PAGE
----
Collective Bargaining Positively Impacts Student Improvement

Facing cash-strapped school budgets and attacks on collective bargaining rights, teachers and education support professionals are looking for support, success stories and a dose of good news.

They can find all three in a report from the American Rights at Work Education Fund, which showcases labor-management partnerships – including Putnam City West High School and the Oklahoma Education Association, among eight other schools nationwide.

The report provides powerful evidence underscoring the role collective bargaining plays in improving student achievement. Since the partnership began at Putnam City West High School in Oklahoma City in 2007, graduation rates have doubled and English and Algebra End-of-Instruction tests scores are up more than 20 percent.

Citing the report, OEA President Linda Hampton urges public policy makers to consider the positive effects collective bargaining has on schools.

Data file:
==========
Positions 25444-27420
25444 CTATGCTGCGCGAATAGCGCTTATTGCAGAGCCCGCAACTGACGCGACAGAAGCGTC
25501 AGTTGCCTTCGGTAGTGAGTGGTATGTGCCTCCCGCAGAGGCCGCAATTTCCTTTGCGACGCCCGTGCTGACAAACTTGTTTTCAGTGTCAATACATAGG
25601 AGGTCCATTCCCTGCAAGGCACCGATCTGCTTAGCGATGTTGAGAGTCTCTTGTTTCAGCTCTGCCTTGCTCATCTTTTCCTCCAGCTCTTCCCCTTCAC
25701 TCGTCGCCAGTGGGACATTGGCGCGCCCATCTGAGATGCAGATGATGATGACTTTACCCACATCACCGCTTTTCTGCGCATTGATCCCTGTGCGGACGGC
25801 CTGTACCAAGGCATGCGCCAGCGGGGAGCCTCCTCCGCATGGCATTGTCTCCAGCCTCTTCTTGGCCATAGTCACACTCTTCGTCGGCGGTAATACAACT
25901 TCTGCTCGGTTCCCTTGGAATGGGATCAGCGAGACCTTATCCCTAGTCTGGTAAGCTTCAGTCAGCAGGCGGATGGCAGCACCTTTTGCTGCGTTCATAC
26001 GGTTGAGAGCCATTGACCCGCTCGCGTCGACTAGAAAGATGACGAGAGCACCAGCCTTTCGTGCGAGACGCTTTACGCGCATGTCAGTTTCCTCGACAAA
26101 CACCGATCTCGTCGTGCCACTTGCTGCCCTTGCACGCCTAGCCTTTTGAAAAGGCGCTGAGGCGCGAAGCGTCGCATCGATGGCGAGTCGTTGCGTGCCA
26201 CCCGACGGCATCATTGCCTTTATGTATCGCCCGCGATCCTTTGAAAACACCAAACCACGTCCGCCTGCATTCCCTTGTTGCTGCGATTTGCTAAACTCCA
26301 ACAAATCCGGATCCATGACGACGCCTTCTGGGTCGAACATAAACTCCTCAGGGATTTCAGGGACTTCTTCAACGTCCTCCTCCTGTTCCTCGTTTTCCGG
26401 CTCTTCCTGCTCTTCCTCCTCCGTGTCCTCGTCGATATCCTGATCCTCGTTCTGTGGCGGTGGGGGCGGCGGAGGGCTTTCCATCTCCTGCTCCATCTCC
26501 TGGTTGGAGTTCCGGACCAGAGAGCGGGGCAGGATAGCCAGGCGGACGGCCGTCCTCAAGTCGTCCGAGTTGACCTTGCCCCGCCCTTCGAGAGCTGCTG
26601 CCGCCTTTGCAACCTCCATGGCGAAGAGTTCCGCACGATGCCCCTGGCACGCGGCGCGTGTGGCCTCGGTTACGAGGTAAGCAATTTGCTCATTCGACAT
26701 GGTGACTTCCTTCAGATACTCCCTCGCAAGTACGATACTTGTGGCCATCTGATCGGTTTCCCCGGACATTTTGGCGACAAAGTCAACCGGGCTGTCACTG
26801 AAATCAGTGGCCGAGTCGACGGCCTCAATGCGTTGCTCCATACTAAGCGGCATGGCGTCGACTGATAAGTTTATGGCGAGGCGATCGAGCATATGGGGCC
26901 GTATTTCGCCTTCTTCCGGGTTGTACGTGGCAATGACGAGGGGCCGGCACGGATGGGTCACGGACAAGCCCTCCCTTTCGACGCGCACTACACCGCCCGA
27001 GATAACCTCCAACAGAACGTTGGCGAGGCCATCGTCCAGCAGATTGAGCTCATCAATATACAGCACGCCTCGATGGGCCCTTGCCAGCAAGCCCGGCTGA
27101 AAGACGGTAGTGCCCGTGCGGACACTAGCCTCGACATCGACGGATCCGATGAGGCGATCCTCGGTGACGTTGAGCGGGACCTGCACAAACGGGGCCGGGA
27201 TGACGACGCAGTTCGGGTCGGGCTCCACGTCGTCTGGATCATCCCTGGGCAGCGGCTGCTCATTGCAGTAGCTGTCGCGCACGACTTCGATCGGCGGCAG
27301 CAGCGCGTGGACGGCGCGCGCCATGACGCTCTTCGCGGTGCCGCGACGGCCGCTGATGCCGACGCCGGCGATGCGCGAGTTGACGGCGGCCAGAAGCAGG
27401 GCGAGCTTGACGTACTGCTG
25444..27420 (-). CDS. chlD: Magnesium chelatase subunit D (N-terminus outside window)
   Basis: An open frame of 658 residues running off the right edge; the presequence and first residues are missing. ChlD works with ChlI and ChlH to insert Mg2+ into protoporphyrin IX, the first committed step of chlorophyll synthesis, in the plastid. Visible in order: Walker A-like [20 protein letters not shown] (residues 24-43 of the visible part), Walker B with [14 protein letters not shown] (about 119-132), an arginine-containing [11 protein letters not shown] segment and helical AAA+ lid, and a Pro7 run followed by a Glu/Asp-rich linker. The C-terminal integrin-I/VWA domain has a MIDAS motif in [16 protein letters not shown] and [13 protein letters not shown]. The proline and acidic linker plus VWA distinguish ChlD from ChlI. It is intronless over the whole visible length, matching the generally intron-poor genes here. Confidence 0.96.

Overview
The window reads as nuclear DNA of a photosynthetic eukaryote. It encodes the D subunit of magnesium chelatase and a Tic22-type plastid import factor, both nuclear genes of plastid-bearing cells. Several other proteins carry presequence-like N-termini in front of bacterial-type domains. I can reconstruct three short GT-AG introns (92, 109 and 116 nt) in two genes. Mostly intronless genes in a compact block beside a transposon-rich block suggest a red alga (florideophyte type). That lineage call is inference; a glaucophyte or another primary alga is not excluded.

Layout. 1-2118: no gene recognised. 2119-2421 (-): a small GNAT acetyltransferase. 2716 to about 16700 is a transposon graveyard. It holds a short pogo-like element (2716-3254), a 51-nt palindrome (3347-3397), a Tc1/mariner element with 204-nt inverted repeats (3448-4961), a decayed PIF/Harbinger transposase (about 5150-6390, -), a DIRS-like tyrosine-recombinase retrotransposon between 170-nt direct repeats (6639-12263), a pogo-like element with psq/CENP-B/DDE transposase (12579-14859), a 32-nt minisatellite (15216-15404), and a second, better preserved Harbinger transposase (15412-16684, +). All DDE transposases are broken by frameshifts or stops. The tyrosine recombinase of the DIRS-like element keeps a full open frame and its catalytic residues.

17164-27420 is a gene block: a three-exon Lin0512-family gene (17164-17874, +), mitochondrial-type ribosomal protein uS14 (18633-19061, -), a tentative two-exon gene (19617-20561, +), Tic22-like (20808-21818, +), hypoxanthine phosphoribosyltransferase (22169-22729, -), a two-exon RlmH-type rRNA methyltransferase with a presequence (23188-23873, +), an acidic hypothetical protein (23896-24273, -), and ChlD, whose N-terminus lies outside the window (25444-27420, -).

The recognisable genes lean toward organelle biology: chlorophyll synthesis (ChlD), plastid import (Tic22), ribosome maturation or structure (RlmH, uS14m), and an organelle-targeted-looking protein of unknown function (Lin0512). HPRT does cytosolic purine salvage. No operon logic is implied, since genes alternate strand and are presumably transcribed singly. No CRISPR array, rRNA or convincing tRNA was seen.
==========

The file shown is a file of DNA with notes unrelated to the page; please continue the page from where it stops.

“Collective bargaining is a collaborative process that works. It is simply a tool for teachers and administrators to work together to find solutions and create opportunity. Both power and responsibility are shared. We share in the success and shortcomings,” said Hampton.

The nine schools profiled in the study demonstrate that when educators and administrators work together, the result is improved academic performance across socio-economic divides and increased parent and community engagement.

According to PC West Assistant Principal Melanie Pealor, the success at her school is direct evidence that partnering with the Association serves as a tool to foster innovation and problem solving.

“The OEA provided abundant support and resources, not only for our teachers, but for our students and their families. Everyone involved was committed to the success of the students. It was a wonderful partnership that produced real and measurable results,” Pealor said.



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